It is excellent, therefore, that DFID has provided technical support to improve the decision-making and administrative systems of the office of the Prime Minister and of the Council of Representatives, the Iraqi Parliament. I find it fascinating and important that in advance of the recent general election, DFID supported Iraqi cabinet office preparations for a transition of Government. DFID has also worked with the Ministry of Finance to improve its operation. In 2009, DFID's budget preparation support helped to secure for the first time cabinet approval of the budget strategy and the submission of the 2010 budget with a clear statement of guiding priorities and a medium-term fiscal framework. Similar capacity-building work has taken place with the Basra provincial council to enable it to take forward more than 800 reconstruction projects since 2006.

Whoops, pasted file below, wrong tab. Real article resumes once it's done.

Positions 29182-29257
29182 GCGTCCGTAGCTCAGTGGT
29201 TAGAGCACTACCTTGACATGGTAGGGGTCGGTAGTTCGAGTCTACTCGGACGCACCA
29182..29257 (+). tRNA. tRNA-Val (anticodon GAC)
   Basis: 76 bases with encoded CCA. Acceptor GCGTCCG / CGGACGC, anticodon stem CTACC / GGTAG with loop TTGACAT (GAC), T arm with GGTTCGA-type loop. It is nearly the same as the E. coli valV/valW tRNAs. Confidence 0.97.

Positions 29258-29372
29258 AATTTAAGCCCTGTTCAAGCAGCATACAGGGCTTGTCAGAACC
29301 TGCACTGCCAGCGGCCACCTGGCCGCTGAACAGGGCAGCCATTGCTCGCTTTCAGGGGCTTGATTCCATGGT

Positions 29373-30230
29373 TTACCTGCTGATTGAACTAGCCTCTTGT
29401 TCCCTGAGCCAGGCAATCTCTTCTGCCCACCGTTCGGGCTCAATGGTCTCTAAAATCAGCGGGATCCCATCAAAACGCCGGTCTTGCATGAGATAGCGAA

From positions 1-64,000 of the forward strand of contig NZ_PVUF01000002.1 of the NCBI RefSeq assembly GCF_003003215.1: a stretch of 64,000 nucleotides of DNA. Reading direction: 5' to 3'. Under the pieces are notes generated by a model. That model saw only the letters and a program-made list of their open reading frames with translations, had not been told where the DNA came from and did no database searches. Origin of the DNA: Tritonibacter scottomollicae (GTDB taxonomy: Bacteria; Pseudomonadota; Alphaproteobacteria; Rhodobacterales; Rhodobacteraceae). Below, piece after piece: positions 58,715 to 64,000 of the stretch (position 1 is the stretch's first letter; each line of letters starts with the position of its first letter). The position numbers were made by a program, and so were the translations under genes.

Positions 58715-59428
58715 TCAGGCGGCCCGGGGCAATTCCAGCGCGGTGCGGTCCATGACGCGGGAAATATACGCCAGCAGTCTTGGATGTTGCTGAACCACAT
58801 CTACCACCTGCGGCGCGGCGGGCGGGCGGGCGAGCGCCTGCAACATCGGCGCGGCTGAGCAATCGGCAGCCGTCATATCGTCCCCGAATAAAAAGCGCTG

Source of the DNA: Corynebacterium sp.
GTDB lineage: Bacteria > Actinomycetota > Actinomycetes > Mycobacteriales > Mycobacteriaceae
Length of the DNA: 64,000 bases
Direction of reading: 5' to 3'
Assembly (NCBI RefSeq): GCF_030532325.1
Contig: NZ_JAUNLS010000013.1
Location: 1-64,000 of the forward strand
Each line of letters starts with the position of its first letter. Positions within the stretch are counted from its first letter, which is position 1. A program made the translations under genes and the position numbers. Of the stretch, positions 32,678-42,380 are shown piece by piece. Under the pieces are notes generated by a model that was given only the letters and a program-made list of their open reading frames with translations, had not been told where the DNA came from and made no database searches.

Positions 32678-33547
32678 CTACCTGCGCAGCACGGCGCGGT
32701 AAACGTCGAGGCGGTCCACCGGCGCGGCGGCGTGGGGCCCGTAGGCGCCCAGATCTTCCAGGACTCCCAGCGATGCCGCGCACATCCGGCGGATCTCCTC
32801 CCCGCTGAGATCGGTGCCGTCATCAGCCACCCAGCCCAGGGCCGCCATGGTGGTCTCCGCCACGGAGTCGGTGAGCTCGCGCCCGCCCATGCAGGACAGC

It is evident that the FCO, working closely with the European Union integrated rule of law mission for Iraq, is also doing good work in strengthening the criminal justice system in Iraq, not least in helping Iraqis to develop their forensic capacity. It is easier to trust the state that does not torture its citizens.

Led by my right hon. Friend Ann Clwyd, the Prime Minister's special envoy to Iraq on human rights, to whom I pay the warmest possible tribute, the FCO has done good work in human rights, including encouraging the Council of Representatives to pass legislation in 2008 to establish the Iraqi national human rights commission.

I accept that as the country begins to achieve its economic potential, the UK's overall aid programme to Iraq will decrease. At the same time, however, all the DFID and FCO interventions in the area of government and the rule of law play a vital role in consolidating democracy in Iraq.